Aminorex Racehorse Mystery Clarified

    AURORA, Ohio, March 17 /CNW/ -- Over the past 2 + years, racehorses
(principally Standardbreds) have tested positive for the amphetamine,
Aminorex. This drug is a Class 1 substance, where positives result in a 1-5
year suspension from racing. Progressively, rumors have circulated that
certain products may incorporate an ingredient that is not on the label,
including Freedom Health's product: SUCCEED(R) Digestive Conditioning
Program(R) ["SUCCEED"].
    Freedom Health employed a federally accredited analytical toxicology
laboratory to conduct independent, random sampling of SUCCEED and analyze
these samples using LC/MS/MS analytical procedures for the presence of
Aminorex. These LC/MS/MS procedures are the standard procedures used by the
federal government and racing commissions for the detection of Aminorex in
biological samples.
    The LC/MS/MS analysis of random samples of SUCCEED, both oral paste and
granular forms, were NEGATIVE for the presence of Aminorex.
    In an effort to further elucidate the reasons behind the rash of Aminorex
positives in the horse racing community, Freedom Health has learned the

    1) Using the same LC/MS/MS standard procedures for the detection of
       Aminorex, when a commonly used over the counter anthelmetic,
       injectable levamisole phosphate, is assayed directly from the original
       container, the laboratory reported that it contains a substance that
       has a similar molecular weight to Aminorex. However, it has a
       different extraction time, which indicates that it is NOT Aminorex.
       Other commercially available products, including the non-injectable
       forms of levamisole, were NOT found to contain this same compound
       using the same analytical LC/MS/MS procedures.

    2) When horses were administered a variety of commercially available
       wormers and urinalysis was conducted by the laboratory using LC/MS/MS
       procedures for the detection of Aminorex, it reported that the
       aforesaid compound was only detected in the urine of horses
       administered injectable levamisole phosphate. Additionally, laboratory
       results showed two other compounds were detected only in the urine of
       horses administered injectable levamisole phosphate. These two
       additional compounds have the same molecular weight as Aminorex, but
       only one of these compounds had an identical extraction time to
       Aminorex, indicating a potential positive result for detection of

    3) Using GC/MS analytical techniques to further elucidate the exact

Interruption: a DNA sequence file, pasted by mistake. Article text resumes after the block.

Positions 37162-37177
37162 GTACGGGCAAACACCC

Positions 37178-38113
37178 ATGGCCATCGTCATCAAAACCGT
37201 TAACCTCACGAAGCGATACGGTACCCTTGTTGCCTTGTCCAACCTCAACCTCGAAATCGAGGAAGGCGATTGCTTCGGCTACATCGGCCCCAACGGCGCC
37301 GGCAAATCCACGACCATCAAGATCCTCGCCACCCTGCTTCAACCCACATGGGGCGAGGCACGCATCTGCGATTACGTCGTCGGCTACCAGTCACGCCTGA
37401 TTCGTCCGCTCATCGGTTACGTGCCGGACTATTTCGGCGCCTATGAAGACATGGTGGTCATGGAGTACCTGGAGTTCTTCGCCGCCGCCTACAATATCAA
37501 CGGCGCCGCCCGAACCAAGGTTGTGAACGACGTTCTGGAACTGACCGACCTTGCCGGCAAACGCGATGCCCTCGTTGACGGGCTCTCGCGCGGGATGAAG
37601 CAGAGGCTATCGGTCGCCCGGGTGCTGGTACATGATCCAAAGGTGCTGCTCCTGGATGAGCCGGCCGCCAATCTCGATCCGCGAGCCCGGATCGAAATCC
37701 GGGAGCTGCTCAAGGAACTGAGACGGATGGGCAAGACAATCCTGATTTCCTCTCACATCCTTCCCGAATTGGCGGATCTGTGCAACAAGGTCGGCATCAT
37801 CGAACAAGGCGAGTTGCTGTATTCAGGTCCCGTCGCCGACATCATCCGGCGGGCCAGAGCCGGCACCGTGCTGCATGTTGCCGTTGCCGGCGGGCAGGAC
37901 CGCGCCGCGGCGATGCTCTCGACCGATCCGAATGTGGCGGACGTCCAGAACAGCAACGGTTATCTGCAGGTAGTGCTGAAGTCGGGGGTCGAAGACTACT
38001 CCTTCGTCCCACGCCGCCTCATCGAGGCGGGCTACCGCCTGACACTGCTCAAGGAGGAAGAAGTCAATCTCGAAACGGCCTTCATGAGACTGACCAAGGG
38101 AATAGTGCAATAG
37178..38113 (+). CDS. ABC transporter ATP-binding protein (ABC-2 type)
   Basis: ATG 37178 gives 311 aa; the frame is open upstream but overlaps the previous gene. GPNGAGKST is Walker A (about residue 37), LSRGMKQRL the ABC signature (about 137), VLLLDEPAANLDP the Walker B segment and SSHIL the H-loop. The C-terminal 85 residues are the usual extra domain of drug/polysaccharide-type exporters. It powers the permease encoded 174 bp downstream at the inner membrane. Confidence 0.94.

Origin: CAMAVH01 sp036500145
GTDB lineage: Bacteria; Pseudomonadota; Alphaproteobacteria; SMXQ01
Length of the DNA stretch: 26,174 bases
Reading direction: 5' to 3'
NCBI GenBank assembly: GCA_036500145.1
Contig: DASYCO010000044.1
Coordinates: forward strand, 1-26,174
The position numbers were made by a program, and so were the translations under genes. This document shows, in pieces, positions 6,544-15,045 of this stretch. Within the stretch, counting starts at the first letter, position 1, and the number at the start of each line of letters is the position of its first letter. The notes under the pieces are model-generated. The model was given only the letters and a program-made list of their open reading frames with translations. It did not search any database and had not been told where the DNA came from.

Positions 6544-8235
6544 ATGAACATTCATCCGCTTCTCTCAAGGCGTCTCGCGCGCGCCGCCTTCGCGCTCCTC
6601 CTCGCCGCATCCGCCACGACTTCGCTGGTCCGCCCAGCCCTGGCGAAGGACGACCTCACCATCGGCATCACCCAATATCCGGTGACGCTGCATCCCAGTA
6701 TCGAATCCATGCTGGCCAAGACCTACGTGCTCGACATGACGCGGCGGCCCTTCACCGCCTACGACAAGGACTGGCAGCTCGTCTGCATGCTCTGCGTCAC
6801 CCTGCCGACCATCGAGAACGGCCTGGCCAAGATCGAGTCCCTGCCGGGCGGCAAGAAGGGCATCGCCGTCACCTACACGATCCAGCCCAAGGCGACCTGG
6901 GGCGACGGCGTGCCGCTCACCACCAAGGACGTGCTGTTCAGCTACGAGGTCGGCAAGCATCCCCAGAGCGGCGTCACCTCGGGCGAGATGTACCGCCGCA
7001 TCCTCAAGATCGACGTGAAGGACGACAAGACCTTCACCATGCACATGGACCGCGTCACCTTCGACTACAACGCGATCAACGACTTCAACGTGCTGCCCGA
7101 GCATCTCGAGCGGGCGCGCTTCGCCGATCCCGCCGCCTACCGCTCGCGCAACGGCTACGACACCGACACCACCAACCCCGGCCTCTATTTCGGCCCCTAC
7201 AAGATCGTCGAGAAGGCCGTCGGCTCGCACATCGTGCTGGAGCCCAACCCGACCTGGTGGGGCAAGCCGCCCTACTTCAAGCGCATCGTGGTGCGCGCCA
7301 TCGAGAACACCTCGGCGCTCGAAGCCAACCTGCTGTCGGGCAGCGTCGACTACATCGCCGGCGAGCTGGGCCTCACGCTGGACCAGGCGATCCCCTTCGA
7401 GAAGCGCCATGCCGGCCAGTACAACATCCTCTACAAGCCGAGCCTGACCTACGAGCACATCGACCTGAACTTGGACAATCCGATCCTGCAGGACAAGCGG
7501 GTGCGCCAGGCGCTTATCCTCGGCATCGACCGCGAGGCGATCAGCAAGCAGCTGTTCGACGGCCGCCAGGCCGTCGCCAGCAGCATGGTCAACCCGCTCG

chemical structure of this potential Aminorex compound, laboratory
       analysis found that this compound was Aminorex.

    4) Laboratory results indicate that the levels of Aminorex in urine from
       horses administered injectable levamisole phosphate parallel those
       reported in past and current positive results as handed down by racing

    To summarize, the laboratory results indicate that in our study ONLY the
horses receiving the injectable levamisole phosphate product, either orally or
intramuscularly, resulted in an Aminorex positive result. Aminorex was NOT
found in the product itself, only in the urine of treated horses after
administration of this product, and never in the urine of horses receiving
other anthelmetic products.
    John Hall, President and CEO of Freedom Health LLC said "It was vital
that we not only exonerate SUCCEED, but also that we determine the true cause
of these positives to dispel any residual innuendoes. Dr. Franklin L.
Pellegrini, Vice-President of Veterinary Affairs, has combined his
investigatory analyses of the past two years with the independent analysis of
one of the most highly regarded analytical toxicology teams in the country to
finally resolve this conundrum: Petra G. Hartmann, Director, Drug Testing
Services, and her colleagues at The Industrial Laboratories Company Inc. On
February 1, 2007, we invited Ohio State Racing Commission to monitor this
independent analysis before we commenced. After due consideration at the
highest levels, they declined on February 5."
    Dr. Frank Pellegrini said "Friends, colleagues and erstwhile clients have
sought my help when caught in the Aminorex test 'trap.' It has made absolutely
no sense that reputable trainers would deliberately use a Class 1 substance,
where the recommended penalty effectively results in a loss of livelihood;
much less continue to do so when a valid test exists for this drug. For two
years, I have attempted to identify a common thread. My investigations became
more urgent as progressive rumors circulated that SUCCEED could be the
culprit. Finally, in January, I believed I had identified this common factor.
It then became imperative that any testing be independent, by the most capable
team in the United States. I therefore approached Petra Hartmann with my
concerns, and asked that she test SUCCEED, and my suspect materials. I chose
The Industrial Laboratories Inc., because Ms. Hartmann is the vice-chair of
the Association of Racing Commissioners International Testing Integrity
Program. We received the final report today. I am delighted that we can be a
part of resolving this matter for the overall benefit of horse racing in both
the USA and Canada."

For further information:

For further information: Scott Carter, PhD, +1-330-562-0888 ext. 107,, for Freedom Health

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